Many objections to Catholicism center around the idea that our dogmas and definitions are not in the Bible. And while elements of the Nicene creed such as the notion that the Spirit proceeds from the Father and the Son (or just the Father, if you are Eastern) strike me as being at least somewhat obscure, it is alleged that the Catholic cry that certain passages point to Purgatory, the Pope, the intercession of the saints in heaven, the coronation of Mary in heaven, and more are just not clearly delineated by the Scriptures.
This leads many to cry out, "Hey, but that's not in there!" to the Catholic faithful.
Personally, I went back and forth on the matter, and while I think those passages should be considered (something I did on this blog a year or so ago in talking about Mary and Revelation 12), the key to the matter is asking what else is missing.
Scott Hahn made a great point in discussing the goodness of this entire debate, in asking the simple question--where does the Bible tell us to only use the Bible for understanding our faith and morals? This, the basic premise behind Sola Scriptura as classically understood, is an interesting area where the Bible actually doesn't describe itself in such a way. It's just not in there, that everything is in THERE (there being the Good Books of the Bible).
The same can be said as to where the Bible in an inspired matter delineates what Books are actually those Good Books. This has led some Protestants to call the Bible a fallible collection of infallible books. I'll leave that thought for you to chew on over dinner or dessert, but that's not really what's on my mind tonight.
Instead, what strikes me at the moment is not what is not in the Bible, but what is not in those congregations that claim to be the Church established by Jesus.
The Gospels say a lot of things that are quite often overlooked for the sake of epistles by Paul (James, not so much, but I'm digressing), and one thing which I had often overlooked was this passage:
From the 19th Chapter of the Gospel of Saint Matthew, we read:
10The disciples said to him, "If this is the situation between a husband and wife, it is better not to marry."
11Jesus replied, "Not everyone can accept this word, but only those to whom it has been given. 12For some are eunuchs because they were born that way; others were made that way by men; and others have renounced marriage because of the kingdom of heaven. The one who can accept this should accept it."
In my estimation, that there is a group of those who are dedicated to serving God in such a way that they have renounced the marital union is just "not in there", when I survey Protestant groups. Eastern Orthodox and Catholics have this element of devotion, but where is it in Protestantism? It's certainly not in the leaders. Do you know of Pastor Jim at First Community Church (or whatever denomination happens to float your boat) who has deliberately made it a point to never get married so that he can focus on his parishoners? If anything, he'd be likely suspect by his congregation. And speaking of leaders, I know one leader of disciples who lived 3 years longer than I have made it on this planet thus far, and he remained a virgin. Which reminds me of something Homer Simpson once said:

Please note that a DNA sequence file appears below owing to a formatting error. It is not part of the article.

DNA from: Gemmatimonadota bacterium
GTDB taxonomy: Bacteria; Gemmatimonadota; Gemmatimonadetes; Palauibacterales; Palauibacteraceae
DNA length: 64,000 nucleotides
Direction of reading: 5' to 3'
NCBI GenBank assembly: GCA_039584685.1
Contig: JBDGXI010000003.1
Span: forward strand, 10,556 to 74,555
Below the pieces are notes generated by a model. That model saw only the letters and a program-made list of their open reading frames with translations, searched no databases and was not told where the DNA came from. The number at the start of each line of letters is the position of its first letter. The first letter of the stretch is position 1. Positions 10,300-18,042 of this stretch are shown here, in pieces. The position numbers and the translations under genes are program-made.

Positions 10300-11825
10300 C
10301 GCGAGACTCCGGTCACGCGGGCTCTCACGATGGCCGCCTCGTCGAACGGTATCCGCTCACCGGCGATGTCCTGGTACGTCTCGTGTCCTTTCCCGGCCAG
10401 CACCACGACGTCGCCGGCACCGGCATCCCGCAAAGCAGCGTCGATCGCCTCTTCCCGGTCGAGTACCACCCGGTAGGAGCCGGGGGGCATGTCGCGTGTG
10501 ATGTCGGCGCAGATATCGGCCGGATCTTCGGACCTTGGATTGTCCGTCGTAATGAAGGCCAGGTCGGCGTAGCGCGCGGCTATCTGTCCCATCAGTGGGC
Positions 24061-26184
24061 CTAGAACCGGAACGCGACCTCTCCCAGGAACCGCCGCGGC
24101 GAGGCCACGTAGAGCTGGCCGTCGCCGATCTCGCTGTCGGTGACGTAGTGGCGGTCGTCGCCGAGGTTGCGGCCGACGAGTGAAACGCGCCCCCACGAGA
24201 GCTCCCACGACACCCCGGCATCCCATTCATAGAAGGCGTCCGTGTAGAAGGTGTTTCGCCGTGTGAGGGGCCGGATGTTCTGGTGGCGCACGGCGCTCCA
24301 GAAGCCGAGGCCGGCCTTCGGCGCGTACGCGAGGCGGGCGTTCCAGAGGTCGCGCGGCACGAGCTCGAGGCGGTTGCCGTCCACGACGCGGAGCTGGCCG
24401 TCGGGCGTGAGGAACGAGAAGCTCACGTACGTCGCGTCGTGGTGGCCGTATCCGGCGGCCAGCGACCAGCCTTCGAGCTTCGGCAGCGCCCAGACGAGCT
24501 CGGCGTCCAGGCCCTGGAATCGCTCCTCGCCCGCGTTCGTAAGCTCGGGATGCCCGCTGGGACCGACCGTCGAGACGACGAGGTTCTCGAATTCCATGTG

"Kids, let me tell you about another so-called 'wicked' guy. He had long hair and some wild ideas. He didn't always do what other people thought was right. And that man's name was... I forget. But the point is... I forget that, too. Marge, you know what I'm talking about. He used to drive that blue car?"
OK--sorry for the comic relief via the Simpsons, but I found it fitting.....At the end of the day, a big element of the tide that turned and led me to believe that Jesus established the Catholic Church was not merely a matter just understanding things that Catholics believe that are viewed to be hard to understand from the Scriptures, there were things like the matter of celibacy that are simply impossible to find in Protestantism. And for all of the literalism that can be seen in some circles, when will my friends consider this testimony to celibacy here:
1Then I looked, and there before me was the Lamb, standing on Mount Zion, and with him 144,000 who had his name and his Father's name written on their foreheads. 2And I heard a sound from heaven like the roar of rushing waters and like a loud peal of thunder. The sound I heard was like that of harpists playing their harps. 3And they sang a new song before the throne and before the four living creatures and the elders. No one could learn the song except the 144,000 who had been redeemed from the earth. 4These are those who did not defile themselves with women, for they kept themselves pure. They follow the Lamb wherever he goes. They were purchased from among men and offered as firstfruits to God and the Lamb. 5No lie was found in their mouths; they are blameless.
Hopefully, I'll spend more time on this issue and talk about what else seemed to just not be in there, as I looked outside of the Catholic Church.